Hydrogen fuels

We are at the start of something powerful. To deliver our net-zero commitments, a carbon-free future needs to be fuelled with renewable energy, way beyond the capabilities of any electricity distribution network. By producing green hydrogen we have found a way to store and transport renewable energy as a fuel so that it’s available where and when we need it.

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Hydrogen fuels

The challenge

The demand for clean, zero-emission energy is about to increase dramatically as we move away from fossil fuels to heat our homes and businesses and power our transport networks. As World leaders commit to cut emissions viable alternatives have to be found.

Our reliance on fossil fuels is largely due to the ease with which we can release and use the energy stored within it. Renewable energy isn’t quite as convenient, it’s often reliant on specific conditions and its supply can undergo huge fluctuations. If renewable energy is going to meet the requirements of global energy consumption and distribution, a workable energy storage solution is required.

Batteries will be part of the answer, especially for storing and providing short bursts of energy. But when we consider how much our demand for clean energy will increase and the limited capacity of the electricity distribution network we also need to consider off-grid solutions and longer-term options.

Converting renewable energy to green hydrogen that can be stored and transported as a gas or liquid is the answer. GeoPura™ is providing the means right now for renewable energy generators to exploit this opportunity.

It is estimated that in the EU alone we will invest over €180 billion by 2050 to roll out hydrogen power. We believe that the investment should focus on green hydrogen production through water electrolysis where zero emissions can be guaranteed.

Our technology

Green hydrogen production

If you generate hydrogen using water electrolysis and a renewable energy source such as solar or wind, you produce zero carbon green hydrogen.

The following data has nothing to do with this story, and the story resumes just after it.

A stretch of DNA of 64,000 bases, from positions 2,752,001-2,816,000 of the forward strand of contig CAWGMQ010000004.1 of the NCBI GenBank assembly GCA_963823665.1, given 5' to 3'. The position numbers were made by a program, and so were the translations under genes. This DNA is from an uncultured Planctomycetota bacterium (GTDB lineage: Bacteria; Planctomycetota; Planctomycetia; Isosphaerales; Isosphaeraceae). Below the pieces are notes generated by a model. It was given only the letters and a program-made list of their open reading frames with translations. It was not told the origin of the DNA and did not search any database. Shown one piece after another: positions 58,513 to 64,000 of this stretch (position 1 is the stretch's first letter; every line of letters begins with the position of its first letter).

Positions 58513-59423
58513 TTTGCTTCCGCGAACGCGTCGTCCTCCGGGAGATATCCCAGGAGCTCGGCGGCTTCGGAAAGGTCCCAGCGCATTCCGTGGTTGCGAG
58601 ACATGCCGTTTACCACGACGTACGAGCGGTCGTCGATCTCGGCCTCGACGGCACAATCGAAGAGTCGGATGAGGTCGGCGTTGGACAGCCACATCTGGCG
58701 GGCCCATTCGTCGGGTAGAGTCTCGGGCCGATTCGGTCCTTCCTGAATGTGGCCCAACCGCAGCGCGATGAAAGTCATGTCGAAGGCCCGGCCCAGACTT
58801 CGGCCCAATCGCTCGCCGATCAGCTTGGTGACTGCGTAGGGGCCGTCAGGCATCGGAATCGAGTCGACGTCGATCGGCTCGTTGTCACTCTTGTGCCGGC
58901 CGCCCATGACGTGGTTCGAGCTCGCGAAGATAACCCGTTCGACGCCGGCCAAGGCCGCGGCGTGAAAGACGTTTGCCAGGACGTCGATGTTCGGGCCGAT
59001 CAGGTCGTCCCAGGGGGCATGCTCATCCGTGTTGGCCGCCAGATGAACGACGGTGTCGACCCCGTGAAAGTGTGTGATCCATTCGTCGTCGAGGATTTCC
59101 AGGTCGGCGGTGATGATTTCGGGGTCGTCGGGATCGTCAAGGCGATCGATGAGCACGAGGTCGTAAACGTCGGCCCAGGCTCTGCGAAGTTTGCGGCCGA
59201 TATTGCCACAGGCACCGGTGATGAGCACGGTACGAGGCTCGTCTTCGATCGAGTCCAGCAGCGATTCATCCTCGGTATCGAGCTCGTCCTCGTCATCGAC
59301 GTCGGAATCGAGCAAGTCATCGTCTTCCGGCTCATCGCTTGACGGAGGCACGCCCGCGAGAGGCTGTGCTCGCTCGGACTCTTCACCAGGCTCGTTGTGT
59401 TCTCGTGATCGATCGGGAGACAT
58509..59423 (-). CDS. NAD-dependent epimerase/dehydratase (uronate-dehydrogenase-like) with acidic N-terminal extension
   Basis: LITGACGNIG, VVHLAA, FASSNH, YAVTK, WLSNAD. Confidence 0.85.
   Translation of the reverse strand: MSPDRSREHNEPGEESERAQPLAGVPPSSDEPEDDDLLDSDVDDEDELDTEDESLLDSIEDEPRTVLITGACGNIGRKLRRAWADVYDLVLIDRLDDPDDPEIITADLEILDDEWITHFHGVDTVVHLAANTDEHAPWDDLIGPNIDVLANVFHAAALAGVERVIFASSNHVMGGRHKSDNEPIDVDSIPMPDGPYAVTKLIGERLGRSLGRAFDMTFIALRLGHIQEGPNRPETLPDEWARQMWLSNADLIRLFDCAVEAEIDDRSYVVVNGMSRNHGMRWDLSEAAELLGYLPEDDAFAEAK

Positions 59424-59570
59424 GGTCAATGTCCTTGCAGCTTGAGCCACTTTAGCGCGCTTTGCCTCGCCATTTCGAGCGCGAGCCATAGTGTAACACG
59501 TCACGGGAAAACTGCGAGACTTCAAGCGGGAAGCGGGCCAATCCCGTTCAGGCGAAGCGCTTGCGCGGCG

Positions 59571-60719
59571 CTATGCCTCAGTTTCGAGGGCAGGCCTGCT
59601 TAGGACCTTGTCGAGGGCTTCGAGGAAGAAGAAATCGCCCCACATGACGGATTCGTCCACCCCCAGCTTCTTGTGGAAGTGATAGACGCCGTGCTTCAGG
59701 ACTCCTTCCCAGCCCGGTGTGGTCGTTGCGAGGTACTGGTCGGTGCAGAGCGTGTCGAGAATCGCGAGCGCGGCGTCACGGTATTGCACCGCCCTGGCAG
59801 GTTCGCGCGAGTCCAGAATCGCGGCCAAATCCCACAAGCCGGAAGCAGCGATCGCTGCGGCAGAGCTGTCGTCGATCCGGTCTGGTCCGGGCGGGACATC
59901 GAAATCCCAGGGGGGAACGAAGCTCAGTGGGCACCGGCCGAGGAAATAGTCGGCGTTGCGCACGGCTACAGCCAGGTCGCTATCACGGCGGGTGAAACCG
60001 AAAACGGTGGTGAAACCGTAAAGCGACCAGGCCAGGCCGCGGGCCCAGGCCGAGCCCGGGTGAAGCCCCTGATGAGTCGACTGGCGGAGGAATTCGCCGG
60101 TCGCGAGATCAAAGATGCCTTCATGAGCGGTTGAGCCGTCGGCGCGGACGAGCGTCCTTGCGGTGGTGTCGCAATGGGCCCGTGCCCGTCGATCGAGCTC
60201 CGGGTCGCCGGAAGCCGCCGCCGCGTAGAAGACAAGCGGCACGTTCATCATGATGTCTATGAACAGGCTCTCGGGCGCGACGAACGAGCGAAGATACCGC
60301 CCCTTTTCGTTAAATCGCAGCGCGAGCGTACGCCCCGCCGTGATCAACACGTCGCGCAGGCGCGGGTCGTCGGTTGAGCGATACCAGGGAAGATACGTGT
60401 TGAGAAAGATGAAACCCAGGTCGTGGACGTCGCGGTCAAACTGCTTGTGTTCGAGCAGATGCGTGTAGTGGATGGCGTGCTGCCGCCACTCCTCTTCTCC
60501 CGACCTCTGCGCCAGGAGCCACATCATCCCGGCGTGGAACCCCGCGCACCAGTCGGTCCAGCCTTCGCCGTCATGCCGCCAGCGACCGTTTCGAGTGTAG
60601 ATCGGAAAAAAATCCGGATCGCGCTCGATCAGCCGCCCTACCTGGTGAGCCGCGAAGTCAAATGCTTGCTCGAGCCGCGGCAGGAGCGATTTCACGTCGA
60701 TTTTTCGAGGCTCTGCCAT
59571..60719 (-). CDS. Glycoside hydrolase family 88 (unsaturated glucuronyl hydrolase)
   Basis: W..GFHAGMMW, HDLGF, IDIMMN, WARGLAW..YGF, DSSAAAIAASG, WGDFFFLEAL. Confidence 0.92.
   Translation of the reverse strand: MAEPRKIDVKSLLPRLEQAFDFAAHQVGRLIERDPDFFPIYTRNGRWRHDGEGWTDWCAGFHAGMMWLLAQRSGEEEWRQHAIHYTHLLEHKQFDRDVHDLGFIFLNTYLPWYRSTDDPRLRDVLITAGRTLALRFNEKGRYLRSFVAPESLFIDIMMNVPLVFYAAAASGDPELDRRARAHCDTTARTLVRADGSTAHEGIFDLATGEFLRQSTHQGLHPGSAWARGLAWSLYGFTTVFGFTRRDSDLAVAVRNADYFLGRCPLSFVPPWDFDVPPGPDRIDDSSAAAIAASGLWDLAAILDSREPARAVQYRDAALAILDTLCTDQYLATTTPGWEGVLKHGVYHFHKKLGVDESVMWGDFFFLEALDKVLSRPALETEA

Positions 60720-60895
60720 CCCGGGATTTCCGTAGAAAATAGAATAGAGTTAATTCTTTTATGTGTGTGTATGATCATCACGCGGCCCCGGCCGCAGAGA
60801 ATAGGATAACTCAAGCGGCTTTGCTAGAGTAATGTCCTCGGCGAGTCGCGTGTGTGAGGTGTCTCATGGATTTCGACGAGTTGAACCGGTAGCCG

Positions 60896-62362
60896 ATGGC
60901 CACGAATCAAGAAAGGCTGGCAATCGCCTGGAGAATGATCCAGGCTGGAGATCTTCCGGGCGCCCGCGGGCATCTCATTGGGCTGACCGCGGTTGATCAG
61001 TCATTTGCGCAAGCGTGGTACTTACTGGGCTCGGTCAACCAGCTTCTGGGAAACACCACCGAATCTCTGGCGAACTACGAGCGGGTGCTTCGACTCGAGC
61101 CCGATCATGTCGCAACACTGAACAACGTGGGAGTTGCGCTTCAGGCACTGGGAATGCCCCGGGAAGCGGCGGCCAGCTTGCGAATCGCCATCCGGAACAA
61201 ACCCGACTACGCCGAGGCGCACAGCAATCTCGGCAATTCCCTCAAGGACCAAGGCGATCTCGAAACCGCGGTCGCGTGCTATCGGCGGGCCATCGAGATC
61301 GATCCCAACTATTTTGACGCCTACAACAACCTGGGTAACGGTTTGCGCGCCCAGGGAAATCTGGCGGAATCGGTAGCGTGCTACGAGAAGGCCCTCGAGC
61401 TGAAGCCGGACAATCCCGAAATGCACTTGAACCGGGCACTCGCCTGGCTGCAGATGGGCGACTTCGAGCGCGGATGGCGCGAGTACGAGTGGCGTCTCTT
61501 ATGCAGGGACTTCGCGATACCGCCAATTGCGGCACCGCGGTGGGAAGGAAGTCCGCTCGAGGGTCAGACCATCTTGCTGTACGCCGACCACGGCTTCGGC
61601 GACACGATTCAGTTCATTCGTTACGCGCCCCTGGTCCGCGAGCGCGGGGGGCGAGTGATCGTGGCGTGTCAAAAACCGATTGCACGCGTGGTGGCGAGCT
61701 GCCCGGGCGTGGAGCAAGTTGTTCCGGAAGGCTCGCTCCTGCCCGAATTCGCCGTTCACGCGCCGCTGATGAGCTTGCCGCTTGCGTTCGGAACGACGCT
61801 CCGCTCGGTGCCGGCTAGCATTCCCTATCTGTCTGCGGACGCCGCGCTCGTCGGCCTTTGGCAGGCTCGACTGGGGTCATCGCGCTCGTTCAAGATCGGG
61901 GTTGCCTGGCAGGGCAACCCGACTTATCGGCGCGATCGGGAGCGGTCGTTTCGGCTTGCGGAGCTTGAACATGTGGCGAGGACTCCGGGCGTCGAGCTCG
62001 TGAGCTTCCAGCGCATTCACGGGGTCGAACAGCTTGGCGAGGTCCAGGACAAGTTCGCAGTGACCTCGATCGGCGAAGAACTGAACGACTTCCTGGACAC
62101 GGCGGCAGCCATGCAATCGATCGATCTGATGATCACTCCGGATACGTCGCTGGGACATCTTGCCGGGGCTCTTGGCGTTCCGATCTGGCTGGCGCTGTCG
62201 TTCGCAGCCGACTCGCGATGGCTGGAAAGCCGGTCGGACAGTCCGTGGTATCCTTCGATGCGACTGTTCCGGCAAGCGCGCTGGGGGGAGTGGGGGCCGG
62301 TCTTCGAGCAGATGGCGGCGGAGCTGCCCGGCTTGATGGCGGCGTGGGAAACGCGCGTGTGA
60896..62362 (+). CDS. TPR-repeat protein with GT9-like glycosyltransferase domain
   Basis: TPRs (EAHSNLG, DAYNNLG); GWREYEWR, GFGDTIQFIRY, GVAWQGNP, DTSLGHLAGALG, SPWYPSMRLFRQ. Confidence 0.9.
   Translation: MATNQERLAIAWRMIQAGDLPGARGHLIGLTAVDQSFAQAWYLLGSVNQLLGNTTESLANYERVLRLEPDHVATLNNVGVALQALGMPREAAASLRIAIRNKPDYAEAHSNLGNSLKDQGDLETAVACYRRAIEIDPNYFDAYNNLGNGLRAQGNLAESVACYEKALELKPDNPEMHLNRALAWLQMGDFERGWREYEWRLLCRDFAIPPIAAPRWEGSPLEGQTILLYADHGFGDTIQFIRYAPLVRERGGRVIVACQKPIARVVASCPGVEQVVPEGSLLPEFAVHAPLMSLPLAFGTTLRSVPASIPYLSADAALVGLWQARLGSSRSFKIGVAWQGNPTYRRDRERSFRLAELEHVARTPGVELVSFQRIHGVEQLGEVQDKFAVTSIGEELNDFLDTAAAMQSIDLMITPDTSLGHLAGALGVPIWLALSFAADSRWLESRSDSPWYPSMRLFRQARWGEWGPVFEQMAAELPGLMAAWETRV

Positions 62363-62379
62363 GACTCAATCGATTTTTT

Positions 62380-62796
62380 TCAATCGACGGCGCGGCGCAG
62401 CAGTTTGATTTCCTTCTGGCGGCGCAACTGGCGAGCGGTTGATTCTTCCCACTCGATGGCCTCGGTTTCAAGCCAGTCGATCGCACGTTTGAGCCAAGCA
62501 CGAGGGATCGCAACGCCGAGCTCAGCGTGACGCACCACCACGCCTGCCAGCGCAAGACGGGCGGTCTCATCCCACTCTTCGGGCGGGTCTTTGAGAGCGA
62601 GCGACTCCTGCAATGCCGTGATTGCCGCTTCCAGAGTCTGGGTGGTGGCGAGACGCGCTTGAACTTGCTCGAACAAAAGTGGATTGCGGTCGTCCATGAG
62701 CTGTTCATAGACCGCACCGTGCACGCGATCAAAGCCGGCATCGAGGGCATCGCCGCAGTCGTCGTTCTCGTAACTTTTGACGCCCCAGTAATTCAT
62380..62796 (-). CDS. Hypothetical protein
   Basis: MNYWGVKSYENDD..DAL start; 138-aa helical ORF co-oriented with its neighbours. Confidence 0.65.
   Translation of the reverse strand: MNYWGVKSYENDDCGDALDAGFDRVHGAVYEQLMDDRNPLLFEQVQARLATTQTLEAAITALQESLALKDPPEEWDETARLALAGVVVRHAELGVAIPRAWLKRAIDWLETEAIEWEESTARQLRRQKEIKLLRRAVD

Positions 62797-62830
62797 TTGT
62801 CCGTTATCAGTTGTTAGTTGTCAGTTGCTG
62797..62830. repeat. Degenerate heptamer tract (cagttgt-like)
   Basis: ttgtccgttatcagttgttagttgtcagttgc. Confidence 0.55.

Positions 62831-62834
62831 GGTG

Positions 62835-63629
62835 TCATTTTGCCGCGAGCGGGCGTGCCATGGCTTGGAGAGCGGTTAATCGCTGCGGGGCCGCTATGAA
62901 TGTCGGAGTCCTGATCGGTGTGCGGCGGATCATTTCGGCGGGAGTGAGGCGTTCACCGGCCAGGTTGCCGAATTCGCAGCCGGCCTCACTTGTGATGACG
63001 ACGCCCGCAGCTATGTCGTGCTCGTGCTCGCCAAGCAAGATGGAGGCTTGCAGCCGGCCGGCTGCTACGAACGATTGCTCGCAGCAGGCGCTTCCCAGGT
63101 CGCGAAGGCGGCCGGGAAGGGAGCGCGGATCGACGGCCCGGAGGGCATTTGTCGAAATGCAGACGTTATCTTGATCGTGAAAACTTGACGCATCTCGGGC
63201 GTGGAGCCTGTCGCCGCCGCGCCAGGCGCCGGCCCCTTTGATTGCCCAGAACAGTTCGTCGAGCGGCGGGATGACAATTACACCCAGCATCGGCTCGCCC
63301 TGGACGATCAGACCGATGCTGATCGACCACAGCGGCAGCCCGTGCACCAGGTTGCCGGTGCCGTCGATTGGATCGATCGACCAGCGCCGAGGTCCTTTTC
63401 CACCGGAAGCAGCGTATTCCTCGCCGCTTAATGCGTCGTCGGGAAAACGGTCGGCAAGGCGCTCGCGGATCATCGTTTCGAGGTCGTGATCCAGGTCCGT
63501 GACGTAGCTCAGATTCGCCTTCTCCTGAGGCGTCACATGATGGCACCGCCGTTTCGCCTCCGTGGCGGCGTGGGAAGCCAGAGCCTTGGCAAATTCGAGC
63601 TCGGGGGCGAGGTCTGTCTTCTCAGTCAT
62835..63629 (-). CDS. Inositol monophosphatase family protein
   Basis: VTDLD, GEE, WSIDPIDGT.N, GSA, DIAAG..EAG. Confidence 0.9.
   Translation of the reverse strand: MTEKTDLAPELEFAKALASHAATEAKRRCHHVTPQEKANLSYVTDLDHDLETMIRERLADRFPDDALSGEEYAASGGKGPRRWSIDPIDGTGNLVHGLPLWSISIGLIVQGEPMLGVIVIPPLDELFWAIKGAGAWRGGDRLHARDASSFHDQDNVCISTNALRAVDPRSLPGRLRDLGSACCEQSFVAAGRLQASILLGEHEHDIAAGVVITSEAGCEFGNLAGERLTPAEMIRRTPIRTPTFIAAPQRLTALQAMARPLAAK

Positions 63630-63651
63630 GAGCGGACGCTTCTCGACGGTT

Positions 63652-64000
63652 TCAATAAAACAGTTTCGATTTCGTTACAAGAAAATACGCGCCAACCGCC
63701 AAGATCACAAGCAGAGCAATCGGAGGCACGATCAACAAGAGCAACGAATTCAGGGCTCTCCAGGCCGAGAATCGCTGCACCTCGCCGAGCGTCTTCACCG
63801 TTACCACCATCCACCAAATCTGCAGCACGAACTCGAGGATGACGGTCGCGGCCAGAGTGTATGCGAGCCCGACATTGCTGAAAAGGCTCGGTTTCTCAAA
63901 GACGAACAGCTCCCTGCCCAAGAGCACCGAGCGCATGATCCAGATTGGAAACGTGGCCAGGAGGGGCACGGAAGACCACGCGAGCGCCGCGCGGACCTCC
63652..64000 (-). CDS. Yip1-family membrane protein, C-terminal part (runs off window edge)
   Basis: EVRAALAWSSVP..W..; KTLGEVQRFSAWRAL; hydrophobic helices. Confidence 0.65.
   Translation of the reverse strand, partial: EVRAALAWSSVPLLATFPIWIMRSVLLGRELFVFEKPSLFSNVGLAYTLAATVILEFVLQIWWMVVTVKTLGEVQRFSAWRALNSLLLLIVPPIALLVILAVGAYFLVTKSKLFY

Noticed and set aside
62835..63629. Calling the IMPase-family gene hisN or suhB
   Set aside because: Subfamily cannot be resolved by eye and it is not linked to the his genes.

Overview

Water Electrolysis

  • An electrical current is passed through water using two electrodes
  • Hydrogen appears as gas bubbles at the cathode – where the electrons enter the water
  • Oxygen appears as gas bubbles at the anode
  • The separated hydrogen is pressurised and collected in hydrogen tanks that are then collected, transported, and stored.

Our technology

Using hydrogen as a fuel

When hydrogen is ‘burnt’ in a fuel cell it produces heat and electricity with the only ‘exhaust’ being water (H2O), making it entirely emissions-free.

Fuel Cell Technology

  • A fuel cell consists of two electrodes — one negative and one positive (anode and cathode)
  • The electrodes are separated by an electrolyte
  • A fuel, such as hydrogen, is fed to the anode, and air is fed to the cathode.
  • A catalyst separates hydrogen atoms into protons and electrons which then both travel to the cathode
  • The electrons go through an external circuit, creating a flow of electricity.
  • The protons migrate through the electrolyte to the cathode, where they reunite with oxygen and the electrons to produce H2O and a little heat

Green Hydrogen is the Future

Emissions-free production

When renewable energy is used to produce hydrogen through water electrolysis the entire process is 100% emissions-free.

Renewable energy storage

Renewable energy generation relies on weather and local conditions; and generators experience peaks and troughs. Using peak production times to create green hydrogen is a way to store excess capacity.

A solution to the growing market

Our economy is being decarbonized and electrified. Green hydrogen can be used directly as a fuel or to generate 100% renewable, emissions-free electricity to meet this growing demand for clean energy.

Off-grid production and generation

Transporting green hydrogen as either a gas or liquid enables vast amounts of electricity to be generated locally using fuel cell technology. This means that hydrogen can be produced and increased electricity demand can be managed outside of local grid constraints.

Clean energy

The only by-product of generating electricity with a fuel cell and green hydrogen is heat and pure H2O


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